A lady in my heart
Referring back to a post I wrote some weeks ago (Following your heart – of parents and children), today’s text is about my mother-in-law – certainly no blood relation of mine, but most definitely a constant presence in my heart!
The first time we met I was very nervous. I was seriously in love with her son – at the time I think I was more in love with him than he was with me, stupid man – and I wanted to make a good impression on the mother he spoke of with such evident warmth. So I wore my best (and too tight) pants in deep burgundy velvet (yes, yes, this was a long time ago). Unfortunately, when I sat down in the sofa the inner seam burst apart… Talk about breaking the ice; my prospective mother-in-law laughed until she cried, and then I sat in nothing but my panties as she mended my lovely velvet pants. Let’s just say we never had any problem with intimacy after that little incident.
Mother-in-laws are often demonised – especially if they’re the mother of the husband. They meddle, they insist their son sets them first, they out-cook and out-bake their new daughter-in-law, they … long list. Okay, so my husband acquires a dreamy look when he mentions his mother’s meatloaf or her piece de resistance, a cake so complicated to make I have never even tried, but as his mother always compliments MY cooking, always groans happily over MY cakes, I don’t really mind. Actually, I have always felt she has been on my side, a person I can always turn to, no matter what.
That doesn’t mean we haven’t quarreled – of course we have, but we do so safe in the knowledge that we love each other, so we can afford to fall out as we will make it up, if not today tomorrow.
Life, sadly, is finite. My dear mother-in-law is getting close to its end, her body failing while her mind remains as sharp as ever. Not that she seems to mind – or worry overmuch about what will happen next. It’s like watching a clock slow; movements become more measured, more tentative, words take longer to form and sometimes the hand forgets it raising a cup of coffee to the mouth, stopping midway. But ask her what she thinks of the political situation in Turkey and she is sure to have an opinion, discuss the book she is reading and you are treated to a succinct review – although these days she can’t be bothered to finish the books she doesn’t get hooked on. “Too little time,” she says.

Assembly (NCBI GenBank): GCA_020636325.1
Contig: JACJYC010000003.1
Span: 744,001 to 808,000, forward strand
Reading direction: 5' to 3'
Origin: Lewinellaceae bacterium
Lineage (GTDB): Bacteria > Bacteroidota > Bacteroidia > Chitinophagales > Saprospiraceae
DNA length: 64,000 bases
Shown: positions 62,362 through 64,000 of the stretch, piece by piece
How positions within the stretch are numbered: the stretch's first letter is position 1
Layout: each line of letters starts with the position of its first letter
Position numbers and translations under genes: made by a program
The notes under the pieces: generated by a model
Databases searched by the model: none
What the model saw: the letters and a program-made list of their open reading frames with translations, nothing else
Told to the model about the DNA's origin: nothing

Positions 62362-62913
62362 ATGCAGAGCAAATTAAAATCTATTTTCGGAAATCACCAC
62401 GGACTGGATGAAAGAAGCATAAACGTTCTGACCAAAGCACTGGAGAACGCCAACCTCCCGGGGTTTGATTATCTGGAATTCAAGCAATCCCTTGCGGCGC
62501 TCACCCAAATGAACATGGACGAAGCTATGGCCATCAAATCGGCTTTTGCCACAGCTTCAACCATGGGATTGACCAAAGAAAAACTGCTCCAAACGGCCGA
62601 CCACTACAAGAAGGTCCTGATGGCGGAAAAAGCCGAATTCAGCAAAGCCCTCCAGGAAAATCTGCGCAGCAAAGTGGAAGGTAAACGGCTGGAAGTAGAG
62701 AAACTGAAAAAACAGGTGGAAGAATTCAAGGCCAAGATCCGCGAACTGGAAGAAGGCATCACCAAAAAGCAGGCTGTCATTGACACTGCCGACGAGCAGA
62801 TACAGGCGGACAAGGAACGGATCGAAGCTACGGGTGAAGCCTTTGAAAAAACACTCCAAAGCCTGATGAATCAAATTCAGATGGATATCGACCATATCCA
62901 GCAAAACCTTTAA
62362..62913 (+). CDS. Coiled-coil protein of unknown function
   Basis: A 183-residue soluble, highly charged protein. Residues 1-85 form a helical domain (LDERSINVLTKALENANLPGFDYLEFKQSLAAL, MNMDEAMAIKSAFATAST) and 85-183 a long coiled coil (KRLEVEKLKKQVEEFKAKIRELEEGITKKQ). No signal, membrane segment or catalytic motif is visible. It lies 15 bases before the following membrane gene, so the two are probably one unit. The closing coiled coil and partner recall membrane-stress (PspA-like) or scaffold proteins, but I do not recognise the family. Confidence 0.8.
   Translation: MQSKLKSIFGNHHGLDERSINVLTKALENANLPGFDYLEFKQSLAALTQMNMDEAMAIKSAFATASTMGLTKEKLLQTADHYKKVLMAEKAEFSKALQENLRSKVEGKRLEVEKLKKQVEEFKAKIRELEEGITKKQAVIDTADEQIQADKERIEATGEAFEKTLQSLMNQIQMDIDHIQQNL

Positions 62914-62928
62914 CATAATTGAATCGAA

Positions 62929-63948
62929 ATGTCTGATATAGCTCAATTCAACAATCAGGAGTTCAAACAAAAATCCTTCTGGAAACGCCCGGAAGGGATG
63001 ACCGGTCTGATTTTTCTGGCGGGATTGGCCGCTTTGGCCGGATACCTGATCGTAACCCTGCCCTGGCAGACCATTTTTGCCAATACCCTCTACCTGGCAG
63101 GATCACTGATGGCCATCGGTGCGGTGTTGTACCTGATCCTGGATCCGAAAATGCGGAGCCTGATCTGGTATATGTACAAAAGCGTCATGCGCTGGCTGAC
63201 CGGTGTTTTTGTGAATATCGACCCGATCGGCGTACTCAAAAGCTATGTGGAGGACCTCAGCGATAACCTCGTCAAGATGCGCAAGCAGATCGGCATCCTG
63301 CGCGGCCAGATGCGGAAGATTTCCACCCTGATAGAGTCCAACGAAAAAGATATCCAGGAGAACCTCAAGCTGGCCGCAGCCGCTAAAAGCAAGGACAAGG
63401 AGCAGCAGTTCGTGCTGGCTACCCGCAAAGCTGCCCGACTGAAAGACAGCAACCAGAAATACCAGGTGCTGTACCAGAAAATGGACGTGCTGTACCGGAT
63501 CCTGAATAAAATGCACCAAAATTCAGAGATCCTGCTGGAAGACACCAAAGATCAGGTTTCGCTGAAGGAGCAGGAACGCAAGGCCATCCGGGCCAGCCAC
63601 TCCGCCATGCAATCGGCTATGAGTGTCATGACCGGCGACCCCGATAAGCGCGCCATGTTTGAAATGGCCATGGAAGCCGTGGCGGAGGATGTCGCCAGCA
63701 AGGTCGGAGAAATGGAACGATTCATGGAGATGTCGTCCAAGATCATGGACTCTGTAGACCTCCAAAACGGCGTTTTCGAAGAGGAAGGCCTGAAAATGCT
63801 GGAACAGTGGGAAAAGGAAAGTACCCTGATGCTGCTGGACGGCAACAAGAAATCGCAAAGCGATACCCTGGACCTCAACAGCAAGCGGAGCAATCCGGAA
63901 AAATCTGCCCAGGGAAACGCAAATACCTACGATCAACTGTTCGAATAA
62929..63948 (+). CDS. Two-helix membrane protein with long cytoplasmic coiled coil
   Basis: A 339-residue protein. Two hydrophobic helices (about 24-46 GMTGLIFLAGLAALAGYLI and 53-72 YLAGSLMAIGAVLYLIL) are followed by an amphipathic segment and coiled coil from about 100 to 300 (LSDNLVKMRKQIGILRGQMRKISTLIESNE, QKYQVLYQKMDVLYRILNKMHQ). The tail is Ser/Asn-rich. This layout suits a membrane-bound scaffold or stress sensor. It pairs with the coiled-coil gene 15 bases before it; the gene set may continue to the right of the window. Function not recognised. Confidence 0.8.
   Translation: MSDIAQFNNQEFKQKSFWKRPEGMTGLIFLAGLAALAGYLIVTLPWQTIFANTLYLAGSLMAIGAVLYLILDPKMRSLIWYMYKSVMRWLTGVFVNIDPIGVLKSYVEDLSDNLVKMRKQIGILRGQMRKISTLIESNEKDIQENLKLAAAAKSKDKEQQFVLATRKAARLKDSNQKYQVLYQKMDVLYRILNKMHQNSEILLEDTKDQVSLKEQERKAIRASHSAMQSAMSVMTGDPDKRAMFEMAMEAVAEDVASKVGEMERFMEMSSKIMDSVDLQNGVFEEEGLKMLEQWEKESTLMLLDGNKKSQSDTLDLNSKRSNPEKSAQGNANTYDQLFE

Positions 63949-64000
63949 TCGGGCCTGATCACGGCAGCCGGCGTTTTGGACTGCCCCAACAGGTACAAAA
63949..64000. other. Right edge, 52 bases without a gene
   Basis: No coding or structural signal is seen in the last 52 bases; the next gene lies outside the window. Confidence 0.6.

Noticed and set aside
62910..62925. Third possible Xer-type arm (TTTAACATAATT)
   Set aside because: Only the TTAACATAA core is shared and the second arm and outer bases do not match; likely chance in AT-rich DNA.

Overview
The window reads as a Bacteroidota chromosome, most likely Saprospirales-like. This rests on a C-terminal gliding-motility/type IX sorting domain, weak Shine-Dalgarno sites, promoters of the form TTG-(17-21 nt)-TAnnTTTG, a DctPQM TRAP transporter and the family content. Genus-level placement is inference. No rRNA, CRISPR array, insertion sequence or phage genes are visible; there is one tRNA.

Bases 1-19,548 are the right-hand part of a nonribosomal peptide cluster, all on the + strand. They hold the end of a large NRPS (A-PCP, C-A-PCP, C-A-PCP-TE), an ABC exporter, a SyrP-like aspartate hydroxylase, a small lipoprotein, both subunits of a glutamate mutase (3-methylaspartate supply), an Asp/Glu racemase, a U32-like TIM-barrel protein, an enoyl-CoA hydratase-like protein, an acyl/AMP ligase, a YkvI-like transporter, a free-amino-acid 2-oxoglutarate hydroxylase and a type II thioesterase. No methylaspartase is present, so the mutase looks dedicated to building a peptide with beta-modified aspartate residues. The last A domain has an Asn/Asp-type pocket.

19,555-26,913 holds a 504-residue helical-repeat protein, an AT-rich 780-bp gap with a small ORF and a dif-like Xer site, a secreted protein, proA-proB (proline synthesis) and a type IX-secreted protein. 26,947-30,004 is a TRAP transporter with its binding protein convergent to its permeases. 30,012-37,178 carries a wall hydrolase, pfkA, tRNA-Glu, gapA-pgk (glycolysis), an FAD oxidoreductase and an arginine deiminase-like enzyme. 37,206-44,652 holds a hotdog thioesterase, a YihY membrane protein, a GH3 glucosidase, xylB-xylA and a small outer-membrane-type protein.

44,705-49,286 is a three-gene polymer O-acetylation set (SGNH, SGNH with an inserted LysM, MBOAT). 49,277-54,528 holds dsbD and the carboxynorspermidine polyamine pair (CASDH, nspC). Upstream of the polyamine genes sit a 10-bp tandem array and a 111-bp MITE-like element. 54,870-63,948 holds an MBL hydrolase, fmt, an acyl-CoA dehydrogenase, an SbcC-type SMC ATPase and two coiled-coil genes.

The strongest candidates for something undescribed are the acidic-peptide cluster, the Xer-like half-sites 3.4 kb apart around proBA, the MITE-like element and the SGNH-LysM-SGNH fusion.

This weekend is her 94th birthday. As a treat for us we are having her visit us in our new country house. She’s never been there before, and it feels important that she sets foot in it, somehow indirectly leaves an imprint of herself there, so that we can say – years from now – “remember when Gran was here?”. Her having been there will create a sense of continuity, a link backwards to other people we love but who are no longer around, like my father-in-law. It is testament to how loved she is that all our children as a matter of course rearrange their schedules to be there, all of them wanting to be at the house when she visits. It is testament to how much she loves us that she is willing to take a round trip of four hours just to spend some hours with us.
In my mother-in-law I’ve found a second mother, an older woman with whom I’ve had the honour to bond. An uncomplicated relationship, an affair of mutual respect and devotion, full of so much laughter and joy. She taught me to knit, making huge eyes at my rather uneven efforts. She decided we should do crochet instead (“it’s easier”) and she had to hide her smile behind her hand when I proudly presented her with a rather uneven oven-mitt. She decided early on not to attempt any advanced sewing, but taught me to hem passably (although I prefer using the stapler; quicker and so much easier). Most of all, she was there when I needed her, a hand on my hair, a lap to rest my head in.
Chances are she won’t be around for much longer. I will miss her dreadfully when she is gone – but I am blessed in having had the opportunity to know her. I know she loves me – I hope she knows just how much I love her!